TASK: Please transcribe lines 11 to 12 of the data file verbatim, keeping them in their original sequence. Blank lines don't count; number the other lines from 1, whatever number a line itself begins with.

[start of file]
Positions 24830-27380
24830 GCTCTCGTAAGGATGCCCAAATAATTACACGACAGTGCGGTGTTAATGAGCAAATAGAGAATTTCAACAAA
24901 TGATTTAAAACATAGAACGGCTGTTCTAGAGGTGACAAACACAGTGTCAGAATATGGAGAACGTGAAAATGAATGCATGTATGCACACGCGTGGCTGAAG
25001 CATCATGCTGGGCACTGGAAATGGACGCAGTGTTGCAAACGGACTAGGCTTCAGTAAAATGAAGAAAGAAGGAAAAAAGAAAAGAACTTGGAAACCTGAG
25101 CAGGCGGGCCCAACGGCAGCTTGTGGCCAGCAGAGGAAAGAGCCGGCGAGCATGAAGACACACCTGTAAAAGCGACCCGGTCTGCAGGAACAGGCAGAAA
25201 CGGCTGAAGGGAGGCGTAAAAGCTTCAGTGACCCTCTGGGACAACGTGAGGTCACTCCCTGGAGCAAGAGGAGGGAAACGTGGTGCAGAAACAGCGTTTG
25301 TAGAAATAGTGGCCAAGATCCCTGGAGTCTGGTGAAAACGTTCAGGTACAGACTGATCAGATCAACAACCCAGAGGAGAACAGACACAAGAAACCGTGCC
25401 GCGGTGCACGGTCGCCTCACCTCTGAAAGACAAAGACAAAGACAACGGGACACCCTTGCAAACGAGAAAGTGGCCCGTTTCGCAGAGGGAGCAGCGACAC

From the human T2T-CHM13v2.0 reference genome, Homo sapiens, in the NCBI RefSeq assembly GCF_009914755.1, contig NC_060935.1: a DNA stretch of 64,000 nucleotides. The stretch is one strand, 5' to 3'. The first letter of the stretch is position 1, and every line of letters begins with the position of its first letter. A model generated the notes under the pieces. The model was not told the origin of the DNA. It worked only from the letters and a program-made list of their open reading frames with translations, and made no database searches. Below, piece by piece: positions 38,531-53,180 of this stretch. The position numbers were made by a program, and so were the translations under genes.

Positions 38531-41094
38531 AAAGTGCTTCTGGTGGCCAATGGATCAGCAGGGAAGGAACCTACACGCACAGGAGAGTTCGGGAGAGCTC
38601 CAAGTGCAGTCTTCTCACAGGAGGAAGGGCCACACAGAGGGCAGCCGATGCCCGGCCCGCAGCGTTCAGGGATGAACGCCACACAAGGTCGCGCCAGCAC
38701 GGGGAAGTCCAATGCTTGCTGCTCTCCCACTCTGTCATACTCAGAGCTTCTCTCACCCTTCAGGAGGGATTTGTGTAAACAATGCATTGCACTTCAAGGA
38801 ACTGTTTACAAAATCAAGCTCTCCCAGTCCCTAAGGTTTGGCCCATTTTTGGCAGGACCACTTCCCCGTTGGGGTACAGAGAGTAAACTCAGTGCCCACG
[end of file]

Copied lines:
38531 AAAGTGCTTCTGGTGGCCAATGGATCAGCAGGGAAGGAACCTACACGCACAGGAGAGTTCGGGAGAGCTC
38601 CAAGTGCAGTCTTCTCACAGGAGGAAGGGCCACACAGAGGGCAGCCGATGCCCGGCCCGCAGCGTTCAGGGATGAACGCCACACAAGGTCGCGCCAGCAC